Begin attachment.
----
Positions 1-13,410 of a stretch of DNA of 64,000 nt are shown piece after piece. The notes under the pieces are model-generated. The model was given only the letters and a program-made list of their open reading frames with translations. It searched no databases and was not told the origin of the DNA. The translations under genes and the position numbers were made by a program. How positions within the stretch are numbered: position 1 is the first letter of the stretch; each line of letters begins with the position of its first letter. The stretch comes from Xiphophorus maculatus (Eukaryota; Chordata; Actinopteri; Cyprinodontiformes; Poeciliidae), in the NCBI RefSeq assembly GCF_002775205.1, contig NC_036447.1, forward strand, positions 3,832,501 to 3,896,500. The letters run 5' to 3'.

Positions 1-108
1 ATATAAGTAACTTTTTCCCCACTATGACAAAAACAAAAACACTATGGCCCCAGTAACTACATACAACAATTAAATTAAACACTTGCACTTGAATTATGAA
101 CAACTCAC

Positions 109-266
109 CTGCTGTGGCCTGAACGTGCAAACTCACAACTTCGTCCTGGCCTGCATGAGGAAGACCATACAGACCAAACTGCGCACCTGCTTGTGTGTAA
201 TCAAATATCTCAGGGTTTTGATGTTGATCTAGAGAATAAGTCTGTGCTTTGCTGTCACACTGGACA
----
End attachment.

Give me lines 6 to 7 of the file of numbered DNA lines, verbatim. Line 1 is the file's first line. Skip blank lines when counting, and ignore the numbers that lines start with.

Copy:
109 CTGCTGTGGCCTGAACGTGCAAACTCACAACTTCGTCCTGGCCTGCATGAGGAAGACCATACAGACCAAACTGCGCACCTGCTTGTGTGTAA
201 TCAAATATCTCAGGGTTTTGATGTTGATCTAGAGAATAAGTCTGTGCTTTGCTGTCACACTGGACA